U.S. won’t mandate tech fix to prevent hot car deaths
Oxon Hill, Md. — The National Highway Traffic Safety Administration has no plans to require automakers to add in-vehicle technology that would alert parents who leave young children behind in hot cars.
NHTSA held an event outside Washington to highlight the risks to children of being left behind in cars. The number of reported deaths this year has fallen sharply — 11 so far — compared with 31 for all of 2014. NHTSA and other advocates think increased public awareness may help explain the reduction.
Asked if the agency is even considering launching the regulatory process to eventually require the technology, Rosekind said no. But he didn’t rule out a change down the road if the industry didn’t make progress. “Not at this point, but this is the first step,” Rosekind said.
Rosekind says it is important that parents and caregivers always make sure to check for their children. NHTSA recommends leaving something in the back seat like a wallet, briefcase or cellphone to ensure that parents check the back seat — or to leave a teddy bear in the front seat to remind them of the child in the backseat. “There’s no reason we can’t have technology backstops,” Rosekind told reporters after the event that featured a father whose young daughter died in a hot car after he accidentally left her there.
He said there are no plans to begin the regulatory process to require an in-vehicle fix.”This is one of those classic cases I think where, best practices, if people develop them, and they work, and they’re effective, we don’t need to get into it. This is an area where if we don’t see that kind of work we would absolutely consider that for regulation,” Rosekind said, saying the agency would continue to address the industry’s actions.
It would take months or more than a year to begin the regulatory process to require the technology by issuing a proposed regulation — then additional months or years to finalize it. Automakers then would get a minimum 18 months lead time before the technology could be mandated in new vehicles.
It would be difficult to justify an expensive technological fix to address a small number of deaths on a cost-benefit analysis. NHTSA spent years working to finalize rules requiring rear-view cameras because of significant expense and relatively few lives that would be saved.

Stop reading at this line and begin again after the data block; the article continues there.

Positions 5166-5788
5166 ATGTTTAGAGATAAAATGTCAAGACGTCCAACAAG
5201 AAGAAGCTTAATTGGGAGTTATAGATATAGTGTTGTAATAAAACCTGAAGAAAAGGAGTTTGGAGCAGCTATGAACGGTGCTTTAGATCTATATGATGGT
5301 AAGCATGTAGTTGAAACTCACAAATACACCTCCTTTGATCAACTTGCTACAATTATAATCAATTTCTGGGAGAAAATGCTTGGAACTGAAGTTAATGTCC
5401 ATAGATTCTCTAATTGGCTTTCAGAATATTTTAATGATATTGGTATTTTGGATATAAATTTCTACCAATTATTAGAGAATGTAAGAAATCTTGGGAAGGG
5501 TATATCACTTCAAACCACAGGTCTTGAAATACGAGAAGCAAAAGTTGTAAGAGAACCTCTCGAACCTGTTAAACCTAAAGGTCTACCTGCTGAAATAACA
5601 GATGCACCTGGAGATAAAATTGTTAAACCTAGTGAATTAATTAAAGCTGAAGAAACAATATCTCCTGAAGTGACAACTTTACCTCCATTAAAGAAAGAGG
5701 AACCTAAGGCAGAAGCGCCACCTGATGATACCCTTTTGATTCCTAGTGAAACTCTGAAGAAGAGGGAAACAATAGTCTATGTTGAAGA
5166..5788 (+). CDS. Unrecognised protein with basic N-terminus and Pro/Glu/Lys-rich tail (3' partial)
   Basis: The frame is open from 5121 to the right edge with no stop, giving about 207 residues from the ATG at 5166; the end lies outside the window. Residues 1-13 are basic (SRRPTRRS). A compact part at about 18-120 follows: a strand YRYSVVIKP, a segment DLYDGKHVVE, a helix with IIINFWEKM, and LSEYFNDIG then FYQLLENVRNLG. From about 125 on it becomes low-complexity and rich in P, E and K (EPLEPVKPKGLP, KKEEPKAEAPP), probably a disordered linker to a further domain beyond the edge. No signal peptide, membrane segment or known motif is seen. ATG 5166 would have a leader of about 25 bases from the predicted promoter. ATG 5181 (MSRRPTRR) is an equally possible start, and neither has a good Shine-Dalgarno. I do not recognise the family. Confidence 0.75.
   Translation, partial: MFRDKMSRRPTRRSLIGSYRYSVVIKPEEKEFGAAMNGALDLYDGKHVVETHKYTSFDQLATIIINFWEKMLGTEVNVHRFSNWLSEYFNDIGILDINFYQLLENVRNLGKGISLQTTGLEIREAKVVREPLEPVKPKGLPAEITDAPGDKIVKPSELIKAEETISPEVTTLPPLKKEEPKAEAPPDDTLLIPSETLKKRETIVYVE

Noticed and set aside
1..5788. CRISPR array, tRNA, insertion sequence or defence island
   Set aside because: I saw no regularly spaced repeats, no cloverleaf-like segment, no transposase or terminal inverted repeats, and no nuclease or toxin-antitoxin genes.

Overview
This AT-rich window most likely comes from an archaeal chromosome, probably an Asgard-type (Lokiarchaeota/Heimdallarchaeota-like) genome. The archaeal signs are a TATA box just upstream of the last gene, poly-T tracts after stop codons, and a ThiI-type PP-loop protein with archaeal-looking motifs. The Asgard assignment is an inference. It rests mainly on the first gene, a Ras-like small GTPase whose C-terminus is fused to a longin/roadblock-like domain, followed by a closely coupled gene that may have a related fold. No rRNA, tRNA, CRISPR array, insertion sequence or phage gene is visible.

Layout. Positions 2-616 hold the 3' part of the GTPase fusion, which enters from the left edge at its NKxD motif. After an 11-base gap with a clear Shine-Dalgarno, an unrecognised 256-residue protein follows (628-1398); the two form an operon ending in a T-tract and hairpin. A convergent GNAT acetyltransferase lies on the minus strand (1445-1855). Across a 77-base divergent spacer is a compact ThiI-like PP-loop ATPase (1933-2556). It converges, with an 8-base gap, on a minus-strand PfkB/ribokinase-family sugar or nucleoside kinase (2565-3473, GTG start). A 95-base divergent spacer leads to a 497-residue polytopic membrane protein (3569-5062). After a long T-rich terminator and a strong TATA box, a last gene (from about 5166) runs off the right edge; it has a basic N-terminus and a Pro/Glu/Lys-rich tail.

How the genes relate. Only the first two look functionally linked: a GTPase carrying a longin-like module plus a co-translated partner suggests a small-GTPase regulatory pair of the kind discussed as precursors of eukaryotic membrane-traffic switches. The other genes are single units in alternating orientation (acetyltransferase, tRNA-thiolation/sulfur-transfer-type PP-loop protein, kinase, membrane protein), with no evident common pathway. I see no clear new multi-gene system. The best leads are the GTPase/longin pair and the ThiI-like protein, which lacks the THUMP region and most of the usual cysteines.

Between 1998 and 2014, there were 38 deaths on average in hot cars, according to San Jose State University. About half were children left behind in hot cars, 29 percent were children playing in unattended cars and 18 percent were intentionally left behind. That means a technological fix would likely address only about half of those deaths.
A group called Kids and Cars noted that Congress granted NHTSA authority to study technological fixes in 2012 and called on NHTSA to take faster action. Senate Democrats this month introduced legislation that would direct NHTSA to conduct new research into the issue and “either commence a rule making within a year of completing the two-year research initiative or to submit a report to Congress on its reasons for not commencing such a rule making.”
NHTSA has been studying since 2011 the issue of whether after-market devices would be effective in preventing children from being left behind. No major automaker has added any in-vehicle technology to prevent children from being left behind. In a new report released Friday, NHTSA said its review of seven aftermarket products — including three unveiled last year — “offer product developers a set of testing applications that may be used to benchmark their designs and to improve system performance.”
Some systems send an alert to a driver’s mobile phone if they forgot a child, while others send an alert to the key fob or horn. They could also be added to more new car seats, Rosekind said.
General Motors vice president for safety Jeff Boyer said the automaker is also studying the technology, but he said in the meantime it is important to keep up the work on outreach and education to parents. A Chevrolet Volt was part of the demonstration with Safe Kids Worldwide showing firefighters responding to a report of a child left behind in a car.
Some industry experts think automakers are concerned about liability issues and the need for any system to be nearly perfect which is one reason none have added the devices to vehicles.